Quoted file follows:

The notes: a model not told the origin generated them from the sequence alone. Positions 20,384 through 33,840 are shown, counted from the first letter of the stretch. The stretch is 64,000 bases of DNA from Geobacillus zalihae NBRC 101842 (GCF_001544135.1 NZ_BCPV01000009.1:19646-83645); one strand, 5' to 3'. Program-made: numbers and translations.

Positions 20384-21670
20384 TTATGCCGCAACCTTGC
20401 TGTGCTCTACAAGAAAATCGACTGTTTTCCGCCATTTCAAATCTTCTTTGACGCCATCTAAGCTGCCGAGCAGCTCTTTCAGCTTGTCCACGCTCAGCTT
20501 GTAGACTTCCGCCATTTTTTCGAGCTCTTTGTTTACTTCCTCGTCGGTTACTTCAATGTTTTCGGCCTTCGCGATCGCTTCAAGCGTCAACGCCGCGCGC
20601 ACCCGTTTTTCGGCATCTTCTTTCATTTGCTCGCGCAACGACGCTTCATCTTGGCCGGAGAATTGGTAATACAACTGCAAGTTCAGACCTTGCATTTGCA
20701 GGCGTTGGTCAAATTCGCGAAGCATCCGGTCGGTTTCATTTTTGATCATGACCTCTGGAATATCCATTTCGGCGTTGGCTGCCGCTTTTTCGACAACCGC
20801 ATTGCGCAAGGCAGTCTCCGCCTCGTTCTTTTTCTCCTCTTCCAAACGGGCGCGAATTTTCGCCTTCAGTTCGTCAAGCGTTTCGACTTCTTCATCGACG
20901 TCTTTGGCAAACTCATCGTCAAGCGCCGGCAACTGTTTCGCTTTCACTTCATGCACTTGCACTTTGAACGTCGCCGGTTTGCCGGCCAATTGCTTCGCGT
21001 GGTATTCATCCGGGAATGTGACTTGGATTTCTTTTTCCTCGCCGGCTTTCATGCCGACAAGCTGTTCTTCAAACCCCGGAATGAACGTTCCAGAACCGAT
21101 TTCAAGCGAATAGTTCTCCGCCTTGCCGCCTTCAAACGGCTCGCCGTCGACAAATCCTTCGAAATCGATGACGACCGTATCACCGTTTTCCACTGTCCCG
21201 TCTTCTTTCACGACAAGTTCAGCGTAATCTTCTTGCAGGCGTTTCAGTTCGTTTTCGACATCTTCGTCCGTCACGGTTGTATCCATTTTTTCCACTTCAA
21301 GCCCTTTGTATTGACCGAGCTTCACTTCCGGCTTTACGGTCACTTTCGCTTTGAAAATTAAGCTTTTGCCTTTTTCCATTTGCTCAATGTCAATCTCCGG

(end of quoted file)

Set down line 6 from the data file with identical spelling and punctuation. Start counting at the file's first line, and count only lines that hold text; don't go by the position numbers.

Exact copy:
20601 ACCCGTTTTTCGGCATCTTCTTTCATTTGCTCGCGCAACGACGCTTCATCTTGGCCGGAGAATTGGTAATACAACTGCAAGTTCAGACCTTGCATTTGCA